Disregarding conspiracy theories, if we accept that the COVID-19 is a virus formed from the transmutation of virus from animals to humans (zoonotic transfer), we must also recognise the foundational wrongs of large-scale, transnational food production systems. Market and capital-based production systems celebrate and promote food regimes that are supposedly cheap, exotic, healthy, and fashionable. Far from addressing issues of provisioning the masses, supplying nutritious food, or delivering a diverse food basket, such food production systems violate the principles of nutritional, immune, and generative well-being.
In as much as India’s food production regime is increasingly being integrated into the high-technology, trans-local, transnational market, and consumer system, there are several lessons that the COVID-19 breakout holds. Rather than the intense, industrialised regimes of food production that are being promoted, and which include increasing chemicalisation, intrusive genetic manipulation, and extractive and disruptive technologies, we must support and conserve the diverse food regimes that have evolved over millennia and, therefore, have in-built resilience.
What needs to be changed are the social forms of the production systems where small landholders have subject themselves to self and external exploitation and for whom such forms of small-holder production systems are no longer viable. That it is the members of these very rural families and classes who are the victims of this fall-out will be the real tragedy of this pandemic. The burden and cruelty of the pandemic’s ill-planned and poorly administered ‘lockdown’ in India, and whose final denouement we cannot even fathom, is manifesting not only in the exodus of desperate migrants but also in the distress that is now emerging among rural working classes. In the northern belts, farmers are unable to harvest the winter (rabi) crops that are due to be brought in and sold in the markets. In the south, the land is to be readied for sowing in the summer season.
These are crucial times for farmers, and these activities not only determine their annual income but also play an important role in their social life. Large numbers of the landless and small landholders are, as are the large numbers of casual workers in the cities, without daily wages and the promise of additional rations are yet to be kept. Touts and middlemen are already making their rounds, asking for their commissions for the sums that they will have delivered to the people’s accounts. Locked into small homes, which defy any principle of ‘social distancing’, the working-class citizen is now a caged subject. Poor and dysfunctional medical systems have become even more ineffective and provide no assurance and succor to the masses.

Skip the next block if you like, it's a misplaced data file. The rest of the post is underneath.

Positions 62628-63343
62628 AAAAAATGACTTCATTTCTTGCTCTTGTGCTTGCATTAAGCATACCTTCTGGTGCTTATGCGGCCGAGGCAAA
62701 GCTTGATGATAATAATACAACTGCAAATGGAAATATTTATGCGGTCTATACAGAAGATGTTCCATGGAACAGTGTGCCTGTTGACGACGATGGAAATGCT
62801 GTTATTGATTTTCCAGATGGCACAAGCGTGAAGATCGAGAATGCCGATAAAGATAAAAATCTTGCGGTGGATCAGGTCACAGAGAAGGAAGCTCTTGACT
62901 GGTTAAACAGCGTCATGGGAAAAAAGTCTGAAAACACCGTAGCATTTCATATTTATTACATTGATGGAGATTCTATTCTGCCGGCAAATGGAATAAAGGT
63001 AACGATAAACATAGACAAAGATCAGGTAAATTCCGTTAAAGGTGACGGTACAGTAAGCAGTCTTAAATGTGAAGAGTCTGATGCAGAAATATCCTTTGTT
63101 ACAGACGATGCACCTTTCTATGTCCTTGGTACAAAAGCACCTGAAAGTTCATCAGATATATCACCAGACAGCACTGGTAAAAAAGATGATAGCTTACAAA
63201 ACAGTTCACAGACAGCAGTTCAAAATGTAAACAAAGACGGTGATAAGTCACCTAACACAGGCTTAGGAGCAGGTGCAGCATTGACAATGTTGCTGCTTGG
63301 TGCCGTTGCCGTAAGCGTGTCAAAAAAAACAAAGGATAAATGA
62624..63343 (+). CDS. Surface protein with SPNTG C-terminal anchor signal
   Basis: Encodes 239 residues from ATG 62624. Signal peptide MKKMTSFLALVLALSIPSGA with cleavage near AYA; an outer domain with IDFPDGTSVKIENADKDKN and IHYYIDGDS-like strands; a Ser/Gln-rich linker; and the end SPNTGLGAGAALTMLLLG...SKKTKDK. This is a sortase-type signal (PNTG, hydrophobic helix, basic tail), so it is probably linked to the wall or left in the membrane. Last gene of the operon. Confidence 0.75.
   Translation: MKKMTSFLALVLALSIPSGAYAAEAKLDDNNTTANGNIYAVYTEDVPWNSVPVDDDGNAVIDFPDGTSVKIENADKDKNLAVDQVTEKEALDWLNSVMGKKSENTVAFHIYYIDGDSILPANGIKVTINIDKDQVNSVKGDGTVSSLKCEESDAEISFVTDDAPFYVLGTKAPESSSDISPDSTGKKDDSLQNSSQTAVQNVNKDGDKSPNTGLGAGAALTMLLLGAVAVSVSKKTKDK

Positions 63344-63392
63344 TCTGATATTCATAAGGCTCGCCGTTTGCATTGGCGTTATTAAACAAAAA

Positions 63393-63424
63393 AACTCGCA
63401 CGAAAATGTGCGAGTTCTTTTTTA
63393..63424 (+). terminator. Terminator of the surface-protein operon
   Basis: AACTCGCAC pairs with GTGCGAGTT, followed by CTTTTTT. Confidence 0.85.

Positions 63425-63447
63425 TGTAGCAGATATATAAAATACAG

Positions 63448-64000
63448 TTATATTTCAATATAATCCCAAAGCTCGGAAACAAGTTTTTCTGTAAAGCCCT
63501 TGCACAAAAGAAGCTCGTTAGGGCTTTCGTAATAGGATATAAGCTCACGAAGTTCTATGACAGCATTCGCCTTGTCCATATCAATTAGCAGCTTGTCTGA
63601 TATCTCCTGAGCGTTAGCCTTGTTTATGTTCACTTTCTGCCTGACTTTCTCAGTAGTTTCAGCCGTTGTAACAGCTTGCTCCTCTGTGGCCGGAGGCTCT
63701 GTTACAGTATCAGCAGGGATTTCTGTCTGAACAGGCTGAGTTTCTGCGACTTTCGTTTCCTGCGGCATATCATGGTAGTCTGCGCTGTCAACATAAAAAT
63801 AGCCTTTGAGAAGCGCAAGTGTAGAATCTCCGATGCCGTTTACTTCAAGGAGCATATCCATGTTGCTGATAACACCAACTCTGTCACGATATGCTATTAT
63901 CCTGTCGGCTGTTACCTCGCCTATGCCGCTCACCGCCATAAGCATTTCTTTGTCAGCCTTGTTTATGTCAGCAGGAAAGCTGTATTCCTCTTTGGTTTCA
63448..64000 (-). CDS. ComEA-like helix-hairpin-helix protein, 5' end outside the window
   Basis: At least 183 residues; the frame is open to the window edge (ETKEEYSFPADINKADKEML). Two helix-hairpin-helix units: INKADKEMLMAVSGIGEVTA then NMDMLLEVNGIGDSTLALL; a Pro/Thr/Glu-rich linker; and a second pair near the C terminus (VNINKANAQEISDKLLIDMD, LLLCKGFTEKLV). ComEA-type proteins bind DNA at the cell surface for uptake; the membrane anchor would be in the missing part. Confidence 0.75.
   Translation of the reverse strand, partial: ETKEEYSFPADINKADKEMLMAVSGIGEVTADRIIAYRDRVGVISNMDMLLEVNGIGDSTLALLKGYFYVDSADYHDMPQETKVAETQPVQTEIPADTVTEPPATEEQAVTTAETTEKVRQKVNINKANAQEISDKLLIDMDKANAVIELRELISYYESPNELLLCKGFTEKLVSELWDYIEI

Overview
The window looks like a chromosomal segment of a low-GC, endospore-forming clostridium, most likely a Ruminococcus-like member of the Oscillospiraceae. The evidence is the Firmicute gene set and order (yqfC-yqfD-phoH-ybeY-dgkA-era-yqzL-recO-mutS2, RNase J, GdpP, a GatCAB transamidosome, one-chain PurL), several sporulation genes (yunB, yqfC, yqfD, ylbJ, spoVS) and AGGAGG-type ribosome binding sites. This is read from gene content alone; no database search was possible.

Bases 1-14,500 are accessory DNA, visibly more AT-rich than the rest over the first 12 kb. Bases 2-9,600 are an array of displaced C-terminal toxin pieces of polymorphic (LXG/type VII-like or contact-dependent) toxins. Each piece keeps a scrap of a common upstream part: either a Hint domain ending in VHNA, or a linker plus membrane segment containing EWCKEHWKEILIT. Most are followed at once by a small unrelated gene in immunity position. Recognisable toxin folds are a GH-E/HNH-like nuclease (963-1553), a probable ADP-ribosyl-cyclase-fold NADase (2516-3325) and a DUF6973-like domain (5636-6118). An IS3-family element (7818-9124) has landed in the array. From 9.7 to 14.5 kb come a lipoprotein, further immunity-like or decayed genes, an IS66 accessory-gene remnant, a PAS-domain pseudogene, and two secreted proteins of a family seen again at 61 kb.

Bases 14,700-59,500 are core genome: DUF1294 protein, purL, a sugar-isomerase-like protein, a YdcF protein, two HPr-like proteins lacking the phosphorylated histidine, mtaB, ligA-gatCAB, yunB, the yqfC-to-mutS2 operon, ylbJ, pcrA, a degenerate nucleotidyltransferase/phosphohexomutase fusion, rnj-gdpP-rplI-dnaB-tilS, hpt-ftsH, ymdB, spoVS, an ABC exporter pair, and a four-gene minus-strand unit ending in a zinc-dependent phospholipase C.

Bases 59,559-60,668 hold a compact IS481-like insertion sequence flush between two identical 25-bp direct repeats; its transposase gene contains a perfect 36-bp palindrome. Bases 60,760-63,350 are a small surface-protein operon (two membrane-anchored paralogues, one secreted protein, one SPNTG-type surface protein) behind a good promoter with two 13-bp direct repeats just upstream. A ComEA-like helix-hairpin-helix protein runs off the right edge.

The pandemic will raise multiple questions about emerging food, health, and governance structures. Seen from the perspectives of its most vulnerable victims, it is time to urgently recognise the need for decentralised, diverse, and democratic production systems that reinforce ecological sustainability, social justice, and economic stability. For this to be realised, we must reckon with the fact that public services of health and education are ancillaries to decentralised production structures and are the bedrock on which people’s well-being can be assured. We must break-out from our blind acceptance of the global production systems that privilege capital, technology, and market over well-being, justice, and stability for the masses. This pandemic is only one of the signs that the existing systems have invoked the wrath of nature, are inappropriate for humankind as a whole, and it is time for us to rethink and reorganise in ways that can re-affirm life for all.
A.R.Vasavi is a Social Anthropologist with the PUNARCHITH COLLECTIVE. She was awarded the Infosys Prize in 2013. Views expressed are the author’s personal.